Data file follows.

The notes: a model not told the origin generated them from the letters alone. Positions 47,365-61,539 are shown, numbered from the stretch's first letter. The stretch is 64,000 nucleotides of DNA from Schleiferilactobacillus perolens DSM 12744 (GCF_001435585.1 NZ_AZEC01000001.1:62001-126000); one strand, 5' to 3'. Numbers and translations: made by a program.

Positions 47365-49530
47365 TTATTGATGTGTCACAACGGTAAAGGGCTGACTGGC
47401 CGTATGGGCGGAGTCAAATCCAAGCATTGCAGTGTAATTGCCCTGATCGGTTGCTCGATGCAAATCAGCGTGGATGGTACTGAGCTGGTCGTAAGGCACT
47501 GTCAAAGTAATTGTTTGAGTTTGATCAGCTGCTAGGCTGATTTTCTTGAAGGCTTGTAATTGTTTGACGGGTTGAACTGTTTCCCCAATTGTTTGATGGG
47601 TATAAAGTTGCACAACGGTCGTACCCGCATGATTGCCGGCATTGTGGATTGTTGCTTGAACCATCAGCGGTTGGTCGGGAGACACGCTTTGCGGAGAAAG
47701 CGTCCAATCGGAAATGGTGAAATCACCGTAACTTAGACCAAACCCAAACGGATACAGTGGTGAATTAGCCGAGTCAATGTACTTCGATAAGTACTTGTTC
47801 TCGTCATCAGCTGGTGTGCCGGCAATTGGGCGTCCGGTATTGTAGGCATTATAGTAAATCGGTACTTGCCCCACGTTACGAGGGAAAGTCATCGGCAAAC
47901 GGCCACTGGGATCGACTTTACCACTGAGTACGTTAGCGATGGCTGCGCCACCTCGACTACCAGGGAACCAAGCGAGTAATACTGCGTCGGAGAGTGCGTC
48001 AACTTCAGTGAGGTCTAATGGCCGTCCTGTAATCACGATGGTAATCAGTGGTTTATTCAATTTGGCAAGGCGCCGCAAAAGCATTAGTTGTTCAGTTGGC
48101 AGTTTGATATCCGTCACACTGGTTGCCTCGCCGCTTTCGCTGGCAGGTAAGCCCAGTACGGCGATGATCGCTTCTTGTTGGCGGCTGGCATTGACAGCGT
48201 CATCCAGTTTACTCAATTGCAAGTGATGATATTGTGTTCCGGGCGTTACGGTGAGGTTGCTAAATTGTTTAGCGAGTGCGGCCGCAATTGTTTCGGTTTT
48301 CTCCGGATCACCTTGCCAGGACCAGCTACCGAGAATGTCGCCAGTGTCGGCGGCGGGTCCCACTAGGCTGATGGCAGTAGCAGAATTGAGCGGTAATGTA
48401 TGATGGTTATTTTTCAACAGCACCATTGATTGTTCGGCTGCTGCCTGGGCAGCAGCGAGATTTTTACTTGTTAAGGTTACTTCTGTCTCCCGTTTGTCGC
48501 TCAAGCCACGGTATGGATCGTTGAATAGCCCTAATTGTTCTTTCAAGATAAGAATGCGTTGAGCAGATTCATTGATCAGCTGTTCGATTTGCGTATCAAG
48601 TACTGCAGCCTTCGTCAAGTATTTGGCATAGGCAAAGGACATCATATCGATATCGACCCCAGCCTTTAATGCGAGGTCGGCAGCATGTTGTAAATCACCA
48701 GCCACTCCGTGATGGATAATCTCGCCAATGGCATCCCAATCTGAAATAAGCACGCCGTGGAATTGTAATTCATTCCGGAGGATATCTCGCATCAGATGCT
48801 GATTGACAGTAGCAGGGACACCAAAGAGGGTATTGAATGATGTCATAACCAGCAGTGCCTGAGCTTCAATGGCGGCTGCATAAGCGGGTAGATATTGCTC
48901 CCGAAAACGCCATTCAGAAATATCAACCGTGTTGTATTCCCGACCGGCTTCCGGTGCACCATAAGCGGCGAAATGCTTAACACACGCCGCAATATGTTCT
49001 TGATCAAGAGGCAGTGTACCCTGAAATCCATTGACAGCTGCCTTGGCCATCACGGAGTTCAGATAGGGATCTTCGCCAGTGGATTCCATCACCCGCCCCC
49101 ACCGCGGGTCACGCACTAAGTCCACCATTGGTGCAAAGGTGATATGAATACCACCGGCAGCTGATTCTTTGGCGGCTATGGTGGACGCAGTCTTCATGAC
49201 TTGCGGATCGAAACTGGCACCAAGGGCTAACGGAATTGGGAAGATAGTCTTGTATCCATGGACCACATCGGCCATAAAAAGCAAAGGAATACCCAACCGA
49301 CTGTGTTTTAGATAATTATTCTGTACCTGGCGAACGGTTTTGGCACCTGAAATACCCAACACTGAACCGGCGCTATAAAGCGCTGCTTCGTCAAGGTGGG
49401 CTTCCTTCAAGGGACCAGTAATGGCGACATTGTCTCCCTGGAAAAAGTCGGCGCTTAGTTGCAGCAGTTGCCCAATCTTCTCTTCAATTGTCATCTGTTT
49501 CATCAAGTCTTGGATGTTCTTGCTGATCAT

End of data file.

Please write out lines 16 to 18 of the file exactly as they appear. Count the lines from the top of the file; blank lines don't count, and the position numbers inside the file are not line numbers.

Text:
48601 TACTGCAGCCTTCGTCAAGTATTTGGCATAGGCAAAGGACATCATATCGATATCGACCCCAGCCTTTAATGCGAGGTCGGCAGCATGTTGTAAATCACCA
48701 GCCACTCCGTGATGGATAATCTCGCCAATGGCATCCCAATCTGAAATAAGCACGCCGTGGAATTGTAATTCATTCCGGAGGATATCTCGCATCAGATGCT
48801 GATTGACAGTAGCAGGGACACCAAAGAGGGTATTGAATGATGTCATAACCAGCAGTGCCTGAGCTTCAATGGCGGCTGCATAAGCGGGTAGATATTGCTC